“If we expect farmers to make the type of changes and investments that will be necessary over the next generation then they need more support, not less, and that is why work at EU level to undo the downward trajectory of CAP supports must start now.


“No political party has all the answers to the big questions that are coming our way.


“The secret, as far as I am concerned, lies in listening to those at the coalface of our family farms and the communities that depend on them.


“That is why Sinn Féin will establish a Commission on the Future of the Family Farm, bringing together stakeholders and experts tasked with bringing forward proposals on generational renewal, strengthening the position of farmers in the value chain; opportunities for diversification, and other measures aimed at allowing our farms not just to survive but to thrive over the rest of this century and beyond.


Working together


“Government can only deliver if we work in partnership with those who actually do the work.  In government, we will work with farmers and with organisations such as the ICMSA, across every department, to secure your future.


“I know that you recognise the need for change.  That your children are impacted by the Housing Crisis as much as anybody else’s, that your families face the same health waiting lists as others, that your home is impacted by the cost-of-living crisis as profoundly as every other home.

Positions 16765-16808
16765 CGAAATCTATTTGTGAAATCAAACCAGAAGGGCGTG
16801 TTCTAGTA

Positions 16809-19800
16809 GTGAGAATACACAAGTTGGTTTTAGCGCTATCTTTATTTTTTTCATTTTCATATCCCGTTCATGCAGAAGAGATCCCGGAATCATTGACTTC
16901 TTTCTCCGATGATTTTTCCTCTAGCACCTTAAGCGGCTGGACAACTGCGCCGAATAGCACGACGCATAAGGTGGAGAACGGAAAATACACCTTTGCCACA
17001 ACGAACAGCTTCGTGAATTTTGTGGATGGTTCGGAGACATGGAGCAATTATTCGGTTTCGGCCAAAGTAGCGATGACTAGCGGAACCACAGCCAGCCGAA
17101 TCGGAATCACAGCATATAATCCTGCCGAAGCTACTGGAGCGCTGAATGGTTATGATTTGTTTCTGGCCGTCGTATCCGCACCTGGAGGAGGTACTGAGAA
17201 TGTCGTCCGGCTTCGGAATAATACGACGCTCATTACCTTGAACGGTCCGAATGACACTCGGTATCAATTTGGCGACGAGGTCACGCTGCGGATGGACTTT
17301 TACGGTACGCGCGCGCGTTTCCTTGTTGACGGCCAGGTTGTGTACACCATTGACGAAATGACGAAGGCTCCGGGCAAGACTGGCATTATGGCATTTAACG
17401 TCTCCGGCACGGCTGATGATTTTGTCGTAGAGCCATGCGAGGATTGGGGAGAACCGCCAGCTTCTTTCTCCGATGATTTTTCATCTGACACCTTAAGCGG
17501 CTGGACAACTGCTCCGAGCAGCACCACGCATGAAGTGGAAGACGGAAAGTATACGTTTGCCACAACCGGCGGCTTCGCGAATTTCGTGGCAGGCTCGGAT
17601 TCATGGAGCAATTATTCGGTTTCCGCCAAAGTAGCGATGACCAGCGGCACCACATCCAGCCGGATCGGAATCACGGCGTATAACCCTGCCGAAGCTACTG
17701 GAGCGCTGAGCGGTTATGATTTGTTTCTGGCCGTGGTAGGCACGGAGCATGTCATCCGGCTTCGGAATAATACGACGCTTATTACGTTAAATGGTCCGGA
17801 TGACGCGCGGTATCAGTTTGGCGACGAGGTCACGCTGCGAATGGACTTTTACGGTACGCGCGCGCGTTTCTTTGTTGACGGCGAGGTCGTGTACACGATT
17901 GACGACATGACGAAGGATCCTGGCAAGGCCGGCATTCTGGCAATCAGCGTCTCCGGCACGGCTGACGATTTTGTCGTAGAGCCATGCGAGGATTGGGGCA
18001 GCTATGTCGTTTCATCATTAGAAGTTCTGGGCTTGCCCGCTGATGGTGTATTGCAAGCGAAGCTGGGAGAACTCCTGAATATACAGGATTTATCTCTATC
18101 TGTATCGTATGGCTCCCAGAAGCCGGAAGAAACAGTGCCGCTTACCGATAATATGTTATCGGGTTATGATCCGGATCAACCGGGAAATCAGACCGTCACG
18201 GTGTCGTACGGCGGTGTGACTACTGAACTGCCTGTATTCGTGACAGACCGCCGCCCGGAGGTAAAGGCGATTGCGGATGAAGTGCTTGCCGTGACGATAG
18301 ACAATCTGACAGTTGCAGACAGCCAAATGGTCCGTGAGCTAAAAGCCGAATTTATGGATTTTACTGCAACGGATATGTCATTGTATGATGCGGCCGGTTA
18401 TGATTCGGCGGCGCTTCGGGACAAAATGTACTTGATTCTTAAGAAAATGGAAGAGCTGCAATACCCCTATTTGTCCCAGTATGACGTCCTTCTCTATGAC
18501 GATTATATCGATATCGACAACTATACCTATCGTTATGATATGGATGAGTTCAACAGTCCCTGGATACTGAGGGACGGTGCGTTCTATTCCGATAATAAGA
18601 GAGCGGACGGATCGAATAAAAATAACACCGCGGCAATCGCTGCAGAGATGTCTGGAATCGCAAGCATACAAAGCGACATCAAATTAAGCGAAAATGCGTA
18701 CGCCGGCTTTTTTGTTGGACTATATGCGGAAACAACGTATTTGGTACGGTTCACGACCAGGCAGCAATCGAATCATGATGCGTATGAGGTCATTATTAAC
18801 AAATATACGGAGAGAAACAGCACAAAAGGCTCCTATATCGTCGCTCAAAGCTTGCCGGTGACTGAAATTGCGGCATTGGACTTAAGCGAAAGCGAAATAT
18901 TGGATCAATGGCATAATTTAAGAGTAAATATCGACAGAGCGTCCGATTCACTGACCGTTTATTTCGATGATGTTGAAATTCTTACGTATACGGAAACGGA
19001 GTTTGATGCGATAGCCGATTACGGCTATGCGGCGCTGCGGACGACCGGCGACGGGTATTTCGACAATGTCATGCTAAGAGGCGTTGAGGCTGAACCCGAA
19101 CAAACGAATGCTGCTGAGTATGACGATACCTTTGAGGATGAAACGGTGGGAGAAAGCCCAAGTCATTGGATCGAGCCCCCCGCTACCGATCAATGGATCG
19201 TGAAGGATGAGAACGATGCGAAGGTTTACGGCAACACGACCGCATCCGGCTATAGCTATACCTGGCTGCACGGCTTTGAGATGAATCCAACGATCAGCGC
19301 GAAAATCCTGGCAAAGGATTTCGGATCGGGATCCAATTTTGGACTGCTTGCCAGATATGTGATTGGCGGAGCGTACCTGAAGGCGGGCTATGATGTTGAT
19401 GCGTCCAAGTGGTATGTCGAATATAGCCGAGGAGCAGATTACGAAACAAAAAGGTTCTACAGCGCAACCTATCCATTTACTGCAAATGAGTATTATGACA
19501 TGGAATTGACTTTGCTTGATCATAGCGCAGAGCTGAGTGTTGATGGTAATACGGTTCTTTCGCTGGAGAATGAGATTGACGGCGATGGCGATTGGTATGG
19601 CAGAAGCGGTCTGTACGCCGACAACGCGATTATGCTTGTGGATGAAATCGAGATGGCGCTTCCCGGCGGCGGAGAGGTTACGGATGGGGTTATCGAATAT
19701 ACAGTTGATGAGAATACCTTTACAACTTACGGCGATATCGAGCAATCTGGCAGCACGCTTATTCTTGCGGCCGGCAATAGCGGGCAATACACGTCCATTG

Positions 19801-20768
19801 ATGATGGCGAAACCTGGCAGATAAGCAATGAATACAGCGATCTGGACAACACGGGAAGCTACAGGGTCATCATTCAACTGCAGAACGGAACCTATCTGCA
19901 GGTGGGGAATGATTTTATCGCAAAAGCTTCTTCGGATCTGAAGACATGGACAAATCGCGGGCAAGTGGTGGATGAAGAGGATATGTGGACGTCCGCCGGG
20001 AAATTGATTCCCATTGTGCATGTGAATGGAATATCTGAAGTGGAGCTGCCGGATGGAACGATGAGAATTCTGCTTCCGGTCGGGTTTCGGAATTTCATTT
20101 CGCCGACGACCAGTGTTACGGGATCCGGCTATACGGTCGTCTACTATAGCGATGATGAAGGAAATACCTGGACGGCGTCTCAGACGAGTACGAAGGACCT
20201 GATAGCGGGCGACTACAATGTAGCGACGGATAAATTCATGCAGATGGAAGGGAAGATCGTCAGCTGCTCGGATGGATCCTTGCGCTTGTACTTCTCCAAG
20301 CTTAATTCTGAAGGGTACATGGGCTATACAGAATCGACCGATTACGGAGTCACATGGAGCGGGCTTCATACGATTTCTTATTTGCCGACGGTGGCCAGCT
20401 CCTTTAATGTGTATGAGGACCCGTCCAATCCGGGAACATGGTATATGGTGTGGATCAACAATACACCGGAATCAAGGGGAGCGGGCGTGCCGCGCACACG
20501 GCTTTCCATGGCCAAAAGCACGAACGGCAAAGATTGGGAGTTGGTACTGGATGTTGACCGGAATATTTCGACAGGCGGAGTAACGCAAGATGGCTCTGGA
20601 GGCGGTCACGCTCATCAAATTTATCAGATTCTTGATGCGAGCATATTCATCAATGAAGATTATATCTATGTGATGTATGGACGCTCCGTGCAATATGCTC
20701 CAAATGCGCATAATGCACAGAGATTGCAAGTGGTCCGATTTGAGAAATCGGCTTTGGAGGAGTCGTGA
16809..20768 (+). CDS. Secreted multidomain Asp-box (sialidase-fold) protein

“I know too that your sector also needs a change in government approach.  One that puts our family farmers at the heart of the decisions that will impact on them.


“I also recognise that it is our job to convince you that Sinn Féin will affect changes in all these areas and that we will so in a manner that allows your children and grandchildren to live and work in the community they were raised, should that be their wish.


“That is why I am grateful to have the opportunity to be here today and to engage in a dialogue with the ICMSA which will, I intend, continue in the months and years to come.


“On Climate Action, on regional and rural regeneration, on sustainable food production – you are part of the solution, not the problem.


“Rest assured, Sinn Féin is and has always been about championing the economic interest of Irish farmers, the welfare of Irish farmers and the future of rural Ireland.


“We want to work with you to deliver those solutions, together, in the interests of all the people of this great country”.


Matt Carthy TD slams former Fine Gael leader’s demonisation of border communities

Matt Carthy TD slams former Fine Gael leader’s demonisation of border communities

Sinn Féin TD for Cavan-Monaghan, Matt Carthy, has slammed remarks made by former Fine Gael leader Alan Dukes in which he demonised border communities.

Deputy Carthy called on Mr Dukes to withdraw and apologise for his remarks, made on the RTÉ documentary Quinn Country, in which he claimed that border people have violence ‘in their blood’ and ‘turn to violence more quickly than the rest of us’.

The Sinn Féin spokesperson on Agriculture added that the comments of Mr Dukes, a former Fine Gael leader, were indicative of prevalent attitudes within some sections of that party, and he called on Fine Gael representatives to join demands that he withdraw and apologise for the comments.

Teachta Carthy said:

“Alan Dukes’ comments about our community were completely unacceptable and he should withdraw and apologise for them immediately.